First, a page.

Teacher Consultant

Dave Boardman

Messalonskee High School
Oakland, Maine

Maine Writing Project


  1. Focus on the writing first: The purpose of the project as a whole tends to become clouded and work is greatly dragged out when students move too early to photo or music selection. That said, sometimes drawing other media in helps spark possibilities for some writers.
  2. Don't teach computer programs: Provide a handout and show students the Help menu on iMovie, Moviemaker, Photostory 3, or Adobe's Premiere Elements; teach them how to search for help on Google. Have students search in two places or ask two people before asking their teacher for help.
  3. Encourage using royalty-free images and music: Offer access to websites that provide royalty-free images like Image After, bigphoto.com, or Stock.Xchng, and professional music sites like Free Play Music. Students will be impressed with how their projects take on a professional quality when they work with high-quality components; the realization that their own writing could take on a professional quality to match these images and sounds becomes all the more clear to young writers.
  4. Create authentic assignments: Encourage and support projects that tell community members' stories, provide comprehensive answers to unit-essential questions, or provide the opportunity to tell personal life stories. What makes digital arts projects especially effective is that they are not traditional papers. Keeping that in mind throughout the assignment helps maintain that sense of real work, rather than school work.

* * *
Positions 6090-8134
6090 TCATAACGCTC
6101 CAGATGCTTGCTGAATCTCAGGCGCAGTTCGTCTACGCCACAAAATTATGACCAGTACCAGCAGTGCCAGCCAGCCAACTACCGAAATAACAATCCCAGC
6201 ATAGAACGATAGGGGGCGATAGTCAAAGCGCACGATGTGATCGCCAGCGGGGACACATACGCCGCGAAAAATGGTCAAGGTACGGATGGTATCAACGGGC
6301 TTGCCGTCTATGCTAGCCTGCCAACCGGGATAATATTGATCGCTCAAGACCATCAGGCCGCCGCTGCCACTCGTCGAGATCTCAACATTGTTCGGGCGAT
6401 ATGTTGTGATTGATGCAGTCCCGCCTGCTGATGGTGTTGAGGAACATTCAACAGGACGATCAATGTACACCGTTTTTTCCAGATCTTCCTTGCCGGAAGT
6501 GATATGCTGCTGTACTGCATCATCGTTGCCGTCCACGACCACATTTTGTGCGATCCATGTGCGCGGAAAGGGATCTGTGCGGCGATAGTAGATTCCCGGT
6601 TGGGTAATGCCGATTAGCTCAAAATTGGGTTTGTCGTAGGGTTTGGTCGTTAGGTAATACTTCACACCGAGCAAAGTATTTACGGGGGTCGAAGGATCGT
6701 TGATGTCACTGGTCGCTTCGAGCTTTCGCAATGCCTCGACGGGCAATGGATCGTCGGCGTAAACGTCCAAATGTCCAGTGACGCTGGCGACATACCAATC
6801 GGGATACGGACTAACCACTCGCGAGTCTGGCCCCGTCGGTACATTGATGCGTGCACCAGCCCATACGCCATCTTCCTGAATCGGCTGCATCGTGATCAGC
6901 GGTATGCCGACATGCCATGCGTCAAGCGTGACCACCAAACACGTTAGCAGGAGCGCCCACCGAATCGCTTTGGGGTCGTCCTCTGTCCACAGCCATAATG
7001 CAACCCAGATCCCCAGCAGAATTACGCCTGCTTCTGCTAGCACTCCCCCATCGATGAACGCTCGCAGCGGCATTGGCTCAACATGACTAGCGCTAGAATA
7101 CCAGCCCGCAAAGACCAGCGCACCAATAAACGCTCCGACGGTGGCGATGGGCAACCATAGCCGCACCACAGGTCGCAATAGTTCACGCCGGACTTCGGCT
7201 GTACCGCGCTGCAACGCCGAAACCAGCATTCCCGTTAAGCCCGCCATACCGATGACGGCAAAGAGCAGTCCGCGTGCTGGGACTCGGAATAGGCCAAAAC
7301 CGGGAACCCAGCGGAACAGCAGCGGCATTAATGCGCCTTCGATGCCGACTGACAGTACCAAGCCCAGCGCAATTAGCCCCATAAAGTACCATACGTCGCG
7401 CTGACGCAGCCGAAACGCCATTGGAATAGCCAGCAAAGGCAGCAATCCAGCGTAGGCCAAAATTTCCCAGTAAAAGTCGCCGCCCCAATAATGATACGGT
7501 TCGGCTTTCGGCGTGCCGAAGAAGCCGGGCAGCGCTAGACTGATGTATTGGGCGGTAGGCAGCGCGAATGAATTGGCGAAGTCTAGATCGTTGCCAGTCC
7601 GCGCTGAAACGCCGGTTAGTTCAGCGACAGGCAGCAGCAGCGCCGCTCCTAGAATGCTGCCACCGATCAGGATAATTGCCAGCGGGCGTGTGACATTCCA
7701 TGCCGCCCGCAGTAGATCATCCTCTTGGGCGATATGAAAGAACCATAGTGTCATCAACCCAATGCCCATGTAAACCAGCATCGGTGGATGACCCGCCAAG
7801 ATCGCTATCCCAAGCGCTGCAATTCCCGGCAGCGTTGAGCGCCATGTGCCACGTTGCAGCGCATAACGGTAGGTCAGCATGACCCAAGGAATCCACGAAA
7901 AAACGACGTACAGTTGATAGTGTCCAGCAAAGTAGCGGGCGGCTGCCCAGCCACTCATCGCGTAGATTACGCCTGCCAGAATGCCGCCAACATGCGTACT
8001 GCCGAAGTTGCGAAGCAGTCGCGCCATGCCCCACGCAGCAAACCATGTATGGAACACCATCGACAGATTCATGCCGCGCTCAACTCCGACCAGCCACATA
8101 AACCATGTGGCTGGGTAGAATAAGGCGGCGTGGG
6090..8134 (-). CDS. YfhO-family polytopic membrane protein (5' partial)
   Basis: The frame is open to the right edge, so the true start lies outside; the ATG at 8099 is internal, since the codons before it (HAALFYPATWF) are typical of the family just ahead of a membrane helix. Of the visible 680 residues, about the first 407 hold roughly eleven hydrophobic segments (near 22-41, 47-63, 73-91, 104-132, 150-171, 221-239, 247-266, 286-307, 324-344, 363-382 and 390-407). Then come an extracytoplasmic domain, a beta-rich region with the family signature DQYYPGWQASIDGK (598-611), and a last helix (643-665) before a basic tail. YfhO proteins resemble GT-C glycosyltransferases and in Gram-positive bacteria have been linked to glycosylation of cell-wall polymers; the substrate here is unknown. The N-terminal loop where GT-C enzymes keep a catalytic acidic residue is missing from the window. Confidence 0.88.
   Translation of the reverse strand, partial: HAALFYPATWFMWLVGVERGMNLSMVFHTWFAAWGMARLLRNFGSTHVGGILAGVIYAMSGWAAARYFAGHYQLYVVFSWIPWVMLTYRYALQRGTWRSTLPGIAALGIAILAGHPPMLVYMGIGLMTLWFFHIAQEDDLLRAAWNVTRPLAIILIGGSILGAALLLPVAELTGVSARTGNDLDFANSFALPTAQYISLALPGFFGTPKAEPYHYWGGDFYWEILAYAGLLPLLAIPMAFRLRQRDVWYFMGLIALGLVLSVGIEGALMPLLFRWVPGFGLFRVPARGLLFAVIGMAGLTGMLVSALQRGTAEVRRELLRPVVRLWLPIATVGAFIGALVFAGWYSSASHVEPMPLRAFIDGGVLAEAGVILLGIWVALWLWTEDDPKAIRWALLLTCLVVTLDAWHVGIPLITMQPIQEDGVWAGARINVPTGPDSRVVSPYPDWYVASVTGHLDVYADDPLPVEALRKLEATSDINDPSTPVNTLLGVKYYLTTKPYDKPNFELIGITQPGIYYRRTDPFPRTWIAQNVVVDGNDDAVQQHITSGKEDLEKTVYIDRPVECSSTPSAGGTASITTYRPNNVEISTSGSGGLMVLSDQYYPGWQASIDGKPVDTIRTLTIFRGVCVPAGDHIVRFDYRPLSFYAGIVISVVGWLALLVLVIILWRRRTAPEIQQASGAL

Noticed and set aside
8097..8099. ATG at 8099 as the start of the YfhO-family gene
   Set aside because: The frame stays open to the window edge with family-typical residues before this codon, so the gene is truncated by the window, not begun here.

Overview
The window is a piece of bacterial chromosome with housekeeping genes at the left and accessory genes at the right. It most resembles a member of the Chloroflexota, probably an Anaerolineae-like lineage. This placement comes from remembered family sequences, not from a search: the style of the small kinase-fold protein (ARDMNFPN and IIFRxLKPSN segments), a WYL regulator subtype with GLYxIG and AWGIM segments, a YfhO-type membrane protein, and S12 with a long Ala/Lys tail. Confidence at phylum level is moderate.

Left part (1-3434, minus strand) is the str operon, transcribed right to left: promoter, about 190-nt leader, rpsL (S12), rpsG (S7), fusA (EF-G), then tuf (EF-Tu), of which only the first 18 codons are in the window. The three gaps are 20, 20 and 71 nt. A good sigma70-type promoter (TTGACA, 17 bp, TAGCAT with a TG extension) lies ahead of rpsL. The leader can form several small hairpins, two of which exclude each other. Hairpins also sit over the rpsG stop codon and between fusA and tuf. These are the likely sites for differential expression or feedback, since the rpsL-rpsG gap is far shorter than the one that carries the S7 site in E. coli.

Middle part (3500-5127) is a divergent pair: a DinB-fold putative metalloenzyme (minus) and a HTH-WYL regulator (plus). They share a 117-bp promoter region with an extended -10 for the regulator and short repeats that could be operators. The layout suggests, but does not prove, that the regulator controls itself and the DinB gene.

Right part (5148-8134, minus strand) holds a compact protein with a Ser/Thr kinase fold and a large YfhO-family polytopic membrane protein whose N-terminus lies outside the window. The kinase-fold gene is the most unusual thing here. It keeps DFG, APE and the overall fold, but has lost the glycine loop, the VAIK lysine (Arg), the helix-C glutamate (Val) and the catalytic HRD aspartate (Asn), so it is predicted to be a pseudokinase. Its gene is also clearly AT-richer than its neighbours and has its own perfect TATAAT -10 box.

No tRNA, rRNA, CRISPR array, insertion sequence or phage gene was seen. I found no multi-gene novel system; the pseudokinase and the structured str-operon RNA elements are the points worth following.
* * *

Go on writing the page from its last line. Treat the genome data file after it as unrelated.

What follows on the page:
5. Don't save multimedia projects for the classes that behave themselves: Sometimes, those students who are least engaged and most disruptive express this behavior because they haven’t had a chance to communicate and think critically. While students may initially find it a challenge to handle the freedom of a large-scale project, with time the realization that they are involved in a different way of showing what they know soon takes hold and the work of the class moves smoothly.